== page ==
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Sage-Allen was a mid-market department store chain based in Hartford, Connecticut. The store was a fixture in southern New England and anchored a number of smaller local and regional shopping centers in Connecticut, Massachusetts and, later, New Hampshire, until it ceased operation in 1994.

History

Known for its apparel, home goods, accessories and children's wear, the downtown Hartford flagship store was considered a smaller but respected rival to the larger and dominant G. Fox & Co. store a block away. Sage-Allen participated in the wave of post-World War II suburban expansion much earlier than G. Fox and first opened in a number of smaller village center locales prior to the more modern shopping centers and mall locations it would later occupy.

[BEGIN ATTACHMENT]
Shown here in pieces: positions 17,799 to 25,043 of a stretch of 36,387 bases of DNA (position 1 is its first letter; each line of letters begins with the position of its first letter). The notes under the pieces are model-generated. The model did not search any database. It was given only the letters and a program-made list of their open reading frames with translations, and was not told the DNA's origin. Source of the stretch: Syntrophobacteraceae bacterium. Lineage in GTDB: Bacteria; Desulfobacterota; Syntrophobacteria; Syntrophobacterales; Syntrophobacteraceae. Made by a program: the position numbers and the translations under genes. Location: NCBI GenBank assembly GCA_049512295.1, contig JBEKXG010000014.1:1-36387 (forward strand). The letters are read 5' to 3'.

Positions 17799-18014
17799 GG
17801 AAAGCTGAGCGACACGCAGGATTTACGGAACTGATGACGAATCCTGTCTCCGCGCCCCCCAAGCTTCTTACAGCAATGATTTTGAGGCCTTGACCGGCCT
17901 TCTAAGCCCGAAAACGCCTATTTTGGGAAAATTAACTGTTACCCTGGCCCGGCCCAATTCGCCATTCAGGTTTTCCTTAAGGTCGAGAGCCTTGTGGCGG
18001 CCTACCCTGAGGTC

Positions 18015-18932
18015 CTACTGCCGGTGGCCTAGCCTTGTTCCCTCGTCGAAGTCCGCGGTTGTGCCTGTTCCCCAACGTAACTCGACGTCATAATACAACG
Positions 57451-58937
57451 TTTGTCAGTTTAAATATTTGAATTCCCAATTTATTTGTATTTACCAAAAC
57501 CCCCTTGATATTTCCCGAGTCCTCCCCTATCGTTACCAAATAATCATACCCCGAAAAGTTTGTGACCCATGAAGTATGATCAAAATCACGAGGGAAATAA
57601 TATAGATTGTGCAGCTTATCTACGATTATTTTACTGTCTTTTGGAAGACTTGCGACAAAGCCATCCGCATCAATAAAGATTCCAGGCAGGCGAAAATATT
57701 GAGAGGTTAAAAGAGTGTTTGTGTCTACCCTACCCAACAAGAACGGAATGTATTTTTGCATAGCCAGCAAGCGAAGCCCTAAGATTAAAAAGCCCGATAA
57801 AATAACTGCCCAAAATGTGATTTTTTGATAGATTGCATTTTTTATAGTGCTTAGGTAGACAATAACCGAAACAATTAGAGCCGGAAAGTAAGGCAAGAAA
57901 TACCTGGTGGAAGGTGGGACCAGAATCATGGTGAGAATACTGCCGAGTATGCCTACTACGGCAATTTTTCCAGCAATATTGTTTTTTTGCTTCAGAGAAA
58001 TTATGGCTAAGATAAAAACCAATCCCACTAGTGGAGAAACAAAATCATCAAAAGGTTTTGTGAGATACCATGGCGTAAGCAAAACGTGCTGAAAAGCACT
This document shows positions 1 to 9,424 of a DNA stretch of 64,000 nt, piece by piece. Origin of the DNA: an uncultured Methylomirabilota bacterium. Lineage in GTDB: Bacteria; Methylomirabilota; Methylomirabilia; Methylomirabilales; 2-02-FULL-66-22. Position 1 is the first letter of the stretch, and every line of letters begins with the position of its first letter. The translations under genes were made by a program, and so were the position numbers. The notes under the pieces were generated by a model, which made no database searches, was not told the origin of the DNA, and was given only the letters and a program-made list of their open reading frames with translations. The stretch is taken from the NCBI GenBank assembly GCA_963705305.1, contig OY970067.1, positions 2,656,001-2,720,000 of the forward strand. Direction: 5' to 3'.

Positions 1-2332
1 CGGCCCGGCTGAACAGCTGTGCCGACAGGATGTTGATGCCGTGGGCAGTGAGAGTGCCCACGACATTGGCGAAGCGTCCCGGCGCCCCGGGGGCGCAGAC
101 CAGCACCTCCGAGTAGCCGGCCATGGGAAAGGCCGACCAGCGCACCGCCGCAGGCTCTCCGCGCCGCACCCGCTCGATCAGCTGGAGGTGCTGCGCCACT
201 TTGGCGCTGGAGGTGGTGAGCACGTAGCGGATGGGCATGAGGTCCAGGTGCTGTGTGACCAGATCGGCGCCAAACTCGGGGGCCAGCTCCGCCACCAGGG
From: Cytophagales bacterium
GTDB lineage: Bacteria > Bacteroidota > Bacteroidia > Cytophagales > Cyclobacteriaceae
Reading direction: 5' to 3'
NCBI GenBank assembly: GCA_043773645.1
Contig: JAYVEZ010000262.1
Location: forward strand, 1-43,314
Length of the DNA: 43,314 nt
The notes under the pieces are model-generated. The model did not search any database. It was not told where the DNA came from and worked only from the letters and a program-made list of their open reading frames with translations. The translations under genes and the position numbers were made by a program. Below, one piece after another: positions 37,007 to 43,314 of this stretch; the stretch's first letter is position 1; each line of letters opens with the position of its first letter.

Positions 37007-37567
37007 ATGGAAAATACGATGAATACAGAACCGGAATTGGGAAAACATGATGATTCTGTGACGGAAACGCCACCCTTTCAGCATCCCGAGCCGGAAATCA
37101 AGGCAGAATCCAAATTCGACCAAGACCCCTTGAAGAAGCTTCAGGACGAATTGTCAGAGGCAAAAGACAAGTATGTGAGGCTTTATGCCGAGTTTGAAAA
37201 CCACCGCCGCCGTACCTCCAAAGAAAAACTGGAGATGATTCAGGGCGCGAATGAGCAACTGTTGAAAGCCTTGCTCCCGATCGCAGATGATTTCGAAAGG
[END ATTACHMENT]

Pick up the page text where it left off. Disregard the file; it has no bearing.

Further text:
The company began a slow decline in the mid to late 1980s which was accelerated by the severe economic recession that hit the region in the early 1990s. In a move to bolster the retailer's profitability, a merger was formed with another small regional department store chain, Addis & Dey's, located in Syracuse, New York. In spite of efforts by Sage-Dey, as the merged company was called, to strengthen its economic base, it filed for Chapter 11 in 1992 and ceased operations in 1994.

Sage-Allen Building

The Sage-Allen flagship store building in downtown Hartford, built in 1898, has been restored and now contains both retail space and luxury apartments.[1] The store was known for the free-standing 'Sage-Allen' clock, a local landmark, that was located on the Main Street sidewalk in front of the store until the clock was damaged in a windstorm in 1992. The clock was later repaired and erected on another sidewalk in the city. Its importance as a Main Street landmark was known to the re-developers of the Sage-Allen building, and a deal was struck to return the clock to its traditional place. A clock specialist was called upon to restart the clock after its return to Main Street in the summer of 2007.

References

  1. ^ Connecticut Preservation Awards 2008, Connecticut Trust for Historic Preservation
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